The Meltdown

But the type of behavior she displayed only makes things worse for others. That woman’s actions told me that everything in her life – mental, physical, emotional, etc. – were under duress and the last straw was my denial of double-bagging her groceries. In my exhausted state, I was an easy target for her frustrations and I didn’t pick up on her aggressive mannerisms. But she was going to lose her shit on someone at some point. I guess a grocery store clerk is as good a person as any. I could’ve let it ruin my day. But it made for an interesting story and I feel that’s my consultation.

Most people don’t have a healthy outlet to release all the pain this pandemic has caused. It’s my hope we all find some peace so we don’t act like the lady in my story. Scenarios like mine are happening all over the country and the world. Life is changing fast and there is no way out for most people. Sanity is a precious resource and it’s in low supply. Talking and writing about the hilarity and tragedy of our world in an honest way is the best option when dealing with this all. In many ways, it’s all we have left.

7 thoughts on “The Meltdown

  1. Great personal story. I think that many if not most of us are at the edge of our breaking point. We’re sick and tired of being cooped up. Initially, we were horrified about “the virus” but now we are down right petrified about our unknown future. It’s as if our freedoms are silently slipping away. To me that’s what desturbes me the most. More than likely, I will not have a meltdown in the grocery line. It will probably happen as the result of some dumb, little, insignificant nothing that will throw me into Crazy Ville. All I can say is, “It’s not you.”

  2. I can relate to this from both sides. Great story. I can understand the crazy lady I feel like doing the same thing when people give me dirty looks for not wearing a mask or gloves outside of the house, but it’s my choice. Then at work I have to wear a mask and have crazy people that wipe off all there cups with wipes but then dont think about the food they eat from the bag they didnt wipe down. I just laugh and go on with my day. If u are that scared I think why not just stay home. Let the rest of us chance it and still go on with our day like normal.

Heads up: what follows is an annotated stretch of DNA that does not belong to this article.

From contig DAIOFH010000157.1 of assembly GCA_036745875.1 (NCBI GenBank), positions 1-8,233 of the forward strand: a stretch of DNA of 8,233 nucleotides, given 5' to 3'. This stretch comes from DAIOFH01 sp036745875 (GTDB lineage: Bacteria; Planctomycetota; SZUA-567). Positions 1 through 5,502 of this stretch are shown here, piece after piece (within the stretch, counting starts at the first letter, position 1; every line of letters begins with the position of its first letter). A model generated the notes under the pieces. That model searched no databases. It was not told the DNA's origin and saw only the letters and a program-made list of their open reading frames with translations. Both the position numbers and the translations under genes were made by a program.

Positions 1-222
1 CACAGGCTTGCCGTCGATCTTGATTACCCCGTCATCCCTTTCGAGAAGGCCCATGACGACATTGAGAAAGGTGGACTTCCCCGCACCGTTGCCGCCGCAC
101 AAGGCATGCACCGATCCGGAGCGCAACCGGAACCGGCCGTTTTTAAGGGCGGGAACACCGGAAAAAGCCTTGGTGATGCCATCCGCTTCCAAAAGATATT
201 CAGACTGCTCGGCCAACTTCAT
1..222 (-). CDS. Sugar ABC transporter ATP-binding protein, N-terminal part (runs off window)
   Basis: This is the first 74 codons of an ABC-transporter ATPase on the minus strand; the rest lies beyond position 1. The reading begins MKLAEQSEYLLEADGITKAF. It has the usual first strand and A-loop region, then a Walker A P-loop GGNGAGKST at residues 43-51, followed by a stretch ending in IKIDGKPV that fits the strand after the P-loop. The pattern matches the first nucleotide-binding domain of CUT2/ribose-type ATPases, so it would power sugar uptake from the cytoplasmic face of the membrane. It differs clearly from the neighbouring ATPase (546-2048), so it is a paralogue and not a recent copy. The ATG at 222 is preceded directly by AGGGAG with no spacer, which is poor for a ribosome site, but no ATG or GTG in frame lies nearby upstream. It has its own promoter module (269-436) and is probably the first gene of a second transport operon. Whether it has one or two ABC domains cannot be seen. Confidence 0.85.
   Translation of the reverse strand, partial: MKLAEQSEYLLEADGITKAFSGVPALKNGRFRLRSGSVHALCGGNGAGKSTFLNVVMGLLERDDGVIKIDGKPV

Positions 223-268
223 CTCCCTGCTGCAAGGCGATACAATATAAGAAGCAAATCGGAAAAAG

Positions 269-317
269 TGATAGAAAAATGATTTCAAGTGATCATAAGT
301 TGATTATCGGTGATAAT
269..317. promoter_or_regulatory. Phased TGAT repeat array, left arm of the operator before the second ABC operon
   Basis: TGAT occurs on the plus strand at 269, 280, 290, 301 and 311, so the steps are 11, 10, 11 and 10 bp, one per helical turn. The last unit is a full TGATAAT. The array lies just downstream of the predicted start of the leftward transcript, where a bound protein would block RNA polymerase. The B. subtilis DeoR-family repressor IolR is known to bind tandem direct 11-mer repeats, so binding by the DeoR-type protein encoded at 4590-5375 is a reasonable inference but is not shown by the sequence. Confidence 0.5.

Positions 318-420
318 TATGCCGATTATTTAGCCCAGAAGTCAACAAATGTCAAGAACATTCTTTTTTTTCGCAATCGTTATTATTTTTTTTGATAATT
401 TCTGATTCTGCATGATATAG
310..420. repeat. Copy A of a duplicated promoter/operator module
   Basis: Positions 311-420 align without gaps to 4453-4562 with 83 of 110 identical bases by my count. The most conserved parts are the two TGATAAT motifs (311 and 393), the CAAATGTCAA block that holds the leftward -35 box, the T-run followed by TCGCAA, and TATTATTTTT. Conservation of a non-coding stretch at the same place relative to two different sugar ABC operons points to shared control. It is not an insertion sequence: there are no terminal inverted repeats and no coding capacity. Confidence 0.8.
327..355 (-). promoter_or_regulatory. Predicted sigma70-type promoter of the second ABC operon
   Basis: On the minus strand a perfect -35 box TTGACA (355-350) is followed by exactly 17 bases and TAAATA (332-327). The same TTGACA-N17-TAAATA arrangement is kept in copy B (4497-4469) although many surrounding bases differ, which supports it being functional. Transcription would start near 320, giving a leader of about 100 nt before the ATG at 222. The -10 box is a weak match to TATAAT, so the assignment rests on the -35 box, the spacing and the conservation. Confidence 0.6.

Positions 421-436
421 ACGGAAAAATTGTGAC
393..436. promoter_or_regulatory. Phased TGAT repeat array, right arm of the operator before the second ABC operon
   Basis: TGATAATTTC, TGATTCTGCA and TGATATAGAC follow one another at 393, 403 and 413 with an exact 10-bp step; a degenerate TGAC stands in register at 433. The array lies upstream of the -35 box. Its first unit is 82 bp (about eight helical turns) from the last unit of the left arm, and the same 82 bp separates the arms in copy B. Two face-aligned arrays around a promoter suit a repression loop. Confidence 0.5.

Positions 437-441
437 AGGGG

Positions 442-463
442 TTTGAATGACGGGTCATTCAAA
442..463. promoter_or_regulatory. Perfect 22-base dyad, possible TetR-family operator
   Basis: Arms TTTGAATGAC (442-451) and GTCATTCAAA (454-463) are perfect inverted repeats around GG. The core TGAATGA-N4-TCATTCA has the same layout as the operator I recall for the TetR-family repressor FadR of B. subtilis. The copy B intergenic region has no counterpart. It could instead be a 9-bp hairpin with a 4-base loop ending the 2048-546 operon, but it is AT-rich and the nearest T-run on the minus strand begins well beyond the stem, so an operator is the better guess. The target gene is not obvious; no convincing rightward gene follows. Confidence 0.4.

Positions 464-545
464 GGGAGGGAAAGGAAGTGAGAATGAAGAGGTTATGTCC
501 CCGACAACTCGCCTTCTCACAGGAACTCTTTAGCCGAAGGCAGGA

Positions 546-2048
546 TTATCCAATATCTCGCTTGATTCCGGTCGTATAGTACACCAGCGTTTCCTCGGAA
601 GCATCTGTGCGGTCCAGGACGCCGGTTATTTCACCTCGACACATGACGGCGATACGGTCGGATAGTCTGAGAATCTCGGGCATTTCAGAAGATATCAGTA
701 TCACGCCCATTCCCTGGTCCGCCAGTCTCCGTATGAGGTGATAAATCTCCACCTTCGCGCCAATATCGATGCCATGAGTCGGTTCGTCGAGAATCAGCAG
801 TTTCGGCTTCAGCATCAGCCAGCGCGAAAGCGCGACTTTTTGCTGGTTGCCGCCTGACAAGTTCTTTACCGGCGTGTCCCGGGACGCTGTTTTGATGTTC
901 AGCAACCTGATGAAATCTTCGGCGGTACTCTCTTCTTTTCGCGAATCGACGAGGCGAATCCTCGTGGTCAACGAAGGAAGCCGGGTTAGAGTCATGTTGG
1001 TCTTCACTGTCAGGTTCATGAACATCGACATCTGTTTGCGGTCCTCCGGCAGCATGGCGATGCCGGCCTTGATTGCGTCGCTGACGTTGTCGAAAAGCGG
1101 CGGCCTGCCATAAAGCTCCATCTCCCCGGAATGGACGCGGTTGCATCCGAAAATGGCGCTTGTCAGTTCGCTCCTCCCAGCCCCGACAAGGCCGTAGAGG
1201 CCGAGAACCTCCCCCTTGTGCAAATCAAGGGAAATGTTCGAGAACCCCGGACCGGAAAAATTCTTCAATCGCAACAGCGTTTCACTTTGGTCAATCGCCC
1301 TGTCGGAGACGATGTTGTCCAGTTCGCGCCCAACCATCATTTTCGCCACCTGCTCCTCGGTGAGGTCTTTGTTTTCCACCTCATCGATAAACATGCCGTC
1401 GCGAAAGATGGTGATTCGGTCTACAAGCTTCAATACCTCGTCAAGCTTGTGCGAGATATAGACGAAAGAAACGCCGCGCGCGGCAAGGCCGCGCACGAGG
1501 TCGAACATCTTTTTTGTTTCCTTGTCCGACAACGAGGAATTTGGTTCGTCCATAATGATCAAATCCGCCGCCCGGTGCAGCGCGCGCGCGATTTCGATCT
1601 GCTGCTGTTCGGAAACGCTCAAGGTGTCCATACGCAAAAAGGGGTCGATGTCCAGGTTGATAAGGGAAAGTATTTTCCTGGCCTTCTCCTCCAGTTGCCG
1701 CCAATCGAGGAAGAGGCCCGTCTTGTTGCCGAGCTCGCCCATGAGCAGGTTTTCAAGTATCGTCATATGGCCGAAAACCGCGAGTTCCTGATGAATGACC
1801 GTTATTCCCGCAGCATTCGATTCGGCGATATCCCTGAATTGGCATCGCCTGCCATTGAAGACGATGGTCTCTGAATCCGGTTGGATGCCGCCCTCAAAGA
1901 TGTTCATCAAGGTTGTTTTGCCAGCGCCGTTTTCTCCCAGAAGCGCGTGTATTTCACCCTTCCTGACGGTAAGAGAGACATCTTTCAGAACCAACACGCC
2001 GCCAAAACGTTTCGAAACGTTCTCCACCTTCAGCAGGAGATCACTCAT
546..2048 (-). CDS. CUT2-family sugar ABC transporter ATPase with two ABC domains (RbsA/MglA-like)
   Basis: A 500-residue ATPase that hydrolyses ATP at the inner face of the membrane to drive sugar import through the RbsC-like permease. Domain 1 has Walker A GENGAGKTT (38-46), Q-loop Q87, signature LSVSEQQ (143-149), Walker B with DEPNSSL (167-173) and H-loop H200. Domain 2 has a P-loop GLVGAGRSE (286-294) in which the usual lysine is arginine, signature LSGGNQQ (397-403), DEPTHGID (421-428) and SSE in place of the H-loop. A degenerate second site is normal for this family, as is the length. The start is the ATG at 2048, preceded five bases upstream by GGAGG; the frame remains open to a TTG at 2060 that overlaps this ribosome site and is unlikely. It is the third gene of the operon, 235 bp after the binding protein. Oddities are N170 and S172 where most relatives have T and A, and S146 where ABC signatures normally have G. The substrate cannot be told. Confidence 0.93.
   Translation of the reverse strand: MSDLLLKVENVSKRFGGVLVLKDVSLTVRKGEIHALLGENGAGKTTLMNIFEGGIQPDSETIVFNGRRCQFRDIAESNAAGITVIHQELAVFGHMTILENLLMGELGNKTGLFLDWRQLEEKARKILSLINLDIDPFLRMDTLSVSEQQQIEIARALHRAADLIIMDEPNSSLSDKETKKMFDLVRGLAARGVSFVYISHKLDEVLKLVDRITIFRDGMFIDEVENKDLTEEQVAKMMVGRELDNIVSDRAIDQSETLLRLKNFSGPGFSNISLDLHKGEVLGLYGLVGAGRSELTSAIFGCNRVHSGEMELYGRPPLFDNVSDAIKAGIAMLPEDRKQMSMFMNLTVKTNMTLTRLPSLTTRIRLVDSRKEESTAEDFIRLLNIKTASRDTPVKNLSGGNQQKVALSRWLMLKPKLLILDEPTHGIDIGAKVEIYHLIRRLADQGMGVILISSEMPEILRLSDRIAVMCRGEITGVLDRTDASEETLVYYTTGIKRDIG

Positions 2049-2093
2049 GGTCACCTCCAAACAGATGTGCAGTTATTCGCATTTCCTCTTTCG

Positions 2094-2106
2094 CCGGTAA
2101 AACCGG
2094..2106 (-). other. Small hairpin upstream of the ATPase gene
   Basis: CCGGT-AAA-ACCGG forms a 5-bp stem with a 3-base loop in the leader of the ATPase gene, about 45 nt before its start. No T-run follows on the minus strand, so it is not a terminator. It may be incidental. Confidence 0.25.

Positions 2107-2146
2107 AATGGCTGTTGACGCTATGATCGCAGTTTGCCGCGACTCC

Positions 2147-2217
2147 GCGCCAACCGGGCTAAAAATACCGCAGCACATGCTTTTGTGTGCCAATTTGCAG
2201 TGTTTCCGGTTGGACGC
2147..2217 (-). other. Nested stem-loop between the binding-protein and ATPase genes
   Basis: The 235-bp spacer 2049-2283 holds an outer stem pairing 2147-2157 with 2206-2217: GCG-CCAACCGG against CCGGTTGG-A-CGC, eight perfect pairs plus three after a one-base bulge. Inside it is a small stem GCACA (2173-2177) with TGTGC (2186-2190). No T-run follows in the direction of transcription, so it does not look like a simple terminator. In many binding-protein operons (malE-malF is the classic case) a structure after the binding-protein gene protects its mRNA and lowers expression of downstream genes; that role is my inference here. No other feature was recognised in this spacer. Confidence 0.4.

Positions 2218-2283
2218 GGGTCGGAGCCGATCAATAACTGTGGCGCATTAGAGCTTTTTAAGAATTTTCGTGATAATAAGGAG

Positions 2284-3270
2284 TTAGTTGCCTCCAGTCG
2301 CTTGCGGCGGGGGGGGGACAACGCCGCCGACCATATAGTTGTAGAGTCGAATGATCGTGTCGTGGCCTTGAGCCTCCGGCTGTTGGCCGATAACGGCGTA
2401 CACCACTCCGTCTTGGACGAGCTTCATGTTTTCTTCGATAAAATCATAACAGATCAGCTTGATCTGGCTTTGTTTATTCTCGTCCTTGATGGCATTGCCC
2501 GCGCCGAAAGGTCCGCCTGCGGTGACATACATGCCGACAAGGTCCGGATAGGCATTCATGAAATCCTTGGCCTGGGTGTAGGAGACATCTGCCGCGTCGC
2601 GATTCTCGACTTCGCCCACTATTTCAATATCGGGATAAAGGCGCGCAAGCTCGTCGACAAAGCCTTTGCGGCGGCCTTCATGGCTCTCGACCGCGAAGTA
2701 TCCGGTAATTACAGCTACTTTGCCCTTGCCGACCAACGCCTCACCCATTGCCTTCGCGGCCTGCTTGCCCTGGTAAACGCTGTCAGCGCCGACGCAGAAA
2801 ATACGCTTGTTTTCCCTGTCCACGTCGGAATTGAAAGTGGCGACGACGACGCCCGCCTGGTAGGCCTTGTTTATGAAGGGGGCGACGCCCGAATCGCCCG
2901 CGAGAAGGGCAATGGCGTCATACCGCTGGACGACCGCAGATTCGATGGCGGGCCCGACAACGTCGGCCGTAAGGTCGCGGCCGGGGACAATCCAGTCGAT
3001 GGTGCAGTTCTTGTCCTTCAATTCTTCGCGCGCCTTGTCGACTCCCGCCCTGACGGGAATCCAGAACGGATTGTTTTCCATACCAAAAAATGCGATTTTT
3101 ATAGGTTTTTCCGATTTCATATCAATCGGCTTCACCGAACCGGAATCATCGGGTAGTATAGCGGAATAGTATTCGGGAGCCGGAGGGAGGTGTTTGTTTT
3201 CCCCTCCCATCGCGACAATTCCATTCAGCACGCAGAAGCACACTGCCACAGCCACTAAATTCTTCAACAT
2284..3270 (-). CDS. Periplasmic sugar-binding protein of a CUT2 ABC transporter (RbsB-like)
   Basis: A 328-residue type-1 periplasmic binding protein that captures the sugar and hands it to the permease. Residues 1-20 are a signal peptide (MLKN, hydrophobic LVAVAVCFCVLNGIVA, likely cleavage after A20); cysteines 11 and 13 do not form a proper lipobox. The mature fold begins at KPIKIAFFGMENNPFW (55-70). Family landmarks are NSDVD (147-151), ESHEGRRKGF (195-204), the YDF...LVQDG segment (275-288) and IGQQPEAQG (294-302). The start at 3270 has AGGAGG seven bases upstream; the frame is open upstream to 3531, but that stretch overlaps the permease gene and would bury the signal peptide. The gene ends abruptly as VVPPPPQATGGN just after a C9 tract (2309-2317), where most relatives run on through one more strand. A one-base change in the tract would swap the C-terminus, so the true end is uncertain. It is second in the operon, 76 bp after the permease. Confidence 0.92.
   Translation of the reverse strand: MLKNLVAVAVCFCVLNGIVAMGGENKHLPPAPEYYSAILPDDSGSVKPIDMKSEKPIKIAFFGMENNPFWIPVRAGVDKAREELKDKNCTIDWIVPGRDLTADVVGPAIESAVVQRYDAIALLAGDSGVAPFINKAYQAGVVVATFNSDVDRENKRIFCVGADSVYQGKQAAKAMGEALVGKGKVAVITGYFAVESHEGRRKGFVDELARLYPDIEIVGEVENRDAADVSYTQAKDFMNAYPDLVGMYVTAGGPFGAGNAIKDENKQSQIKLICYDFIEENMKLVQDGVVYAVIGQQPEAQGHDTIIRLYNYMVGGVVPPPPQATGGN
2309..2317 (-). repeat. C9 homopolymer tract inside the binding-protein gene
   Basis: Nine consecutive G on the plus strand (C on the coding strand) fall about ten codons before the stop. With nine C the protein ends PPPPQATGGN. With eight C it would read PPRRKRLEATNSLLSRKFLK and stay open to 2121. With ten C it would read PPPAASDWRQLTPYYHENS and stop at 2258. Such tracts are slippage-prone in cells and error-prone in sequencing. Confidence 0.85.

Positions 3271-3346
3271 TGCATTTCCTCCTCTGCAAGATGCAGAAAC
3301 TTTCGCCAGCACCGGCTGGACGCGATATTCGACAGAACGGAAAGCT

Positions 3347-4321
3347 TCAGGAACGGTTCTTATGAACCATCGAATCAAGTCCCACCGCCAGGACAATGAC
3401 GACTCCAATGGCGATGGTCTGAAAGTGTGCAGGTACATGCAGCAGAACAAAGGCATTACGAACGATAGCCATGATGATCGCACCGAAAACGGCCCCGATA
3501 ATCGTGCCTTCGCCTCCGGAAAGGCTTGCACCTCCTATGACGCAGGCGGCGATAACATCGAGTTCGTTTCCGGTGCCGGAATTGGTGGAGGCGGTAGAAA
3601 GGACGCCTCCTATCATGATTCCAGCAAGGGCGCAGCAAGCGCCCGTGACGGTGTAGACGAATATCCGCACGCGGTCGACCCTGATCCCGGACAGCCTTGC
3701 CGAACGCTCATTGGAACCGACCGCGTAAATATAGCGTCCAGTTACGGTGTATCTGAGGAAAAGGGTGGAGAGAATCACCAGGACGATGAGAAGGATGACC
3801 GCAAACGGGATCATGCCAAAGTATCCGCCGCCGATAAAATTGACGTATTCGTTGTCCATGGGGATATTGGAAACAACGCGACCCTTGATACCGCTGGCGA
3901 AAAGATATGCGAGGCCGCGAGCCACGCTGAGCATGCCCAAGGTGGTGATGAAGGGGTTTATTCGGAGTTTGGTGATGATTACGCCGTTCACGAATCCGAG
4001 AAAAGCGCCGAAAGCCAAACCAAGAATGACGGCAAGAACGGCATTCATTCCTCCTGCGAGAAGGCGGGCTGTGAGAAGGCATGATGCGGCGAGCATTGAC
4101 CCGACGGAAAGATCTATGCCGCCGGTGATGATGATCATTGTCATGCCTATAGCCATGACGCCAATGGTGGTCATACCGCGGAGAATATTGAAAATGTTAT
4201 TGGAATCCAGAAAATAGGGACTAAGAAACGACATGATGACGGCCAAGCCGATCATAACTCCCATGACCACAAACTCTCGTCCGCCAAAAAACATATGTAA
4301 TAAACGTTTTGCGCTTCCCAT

3. I find your stories interesting and cause me to step back and look at my behavior outside my safe zones.
    I live where the number of Covid19 cases is low and yet when I go to the grocery store instead of enjoying the outing I too feel I need to grab ‘n go instead of inspecting the item.
    I feel like some sort of criminal paying with cash. I touched a gas pump with my bare hands and froze on the spot for a minute or so. This is so insane and I don’t want to live like this!
    I’m sorry you had to be the target of this woman’s frustration but glad that you didn’t take it personally.

  4. Last week, at the grocery, there was a woman 6 ft ahead of me being snarky w/the checkout person. I relayed the story to my children explaining that often fear comes out as anger. I was polite w/the cashier hoping that would cancel out her previous customer!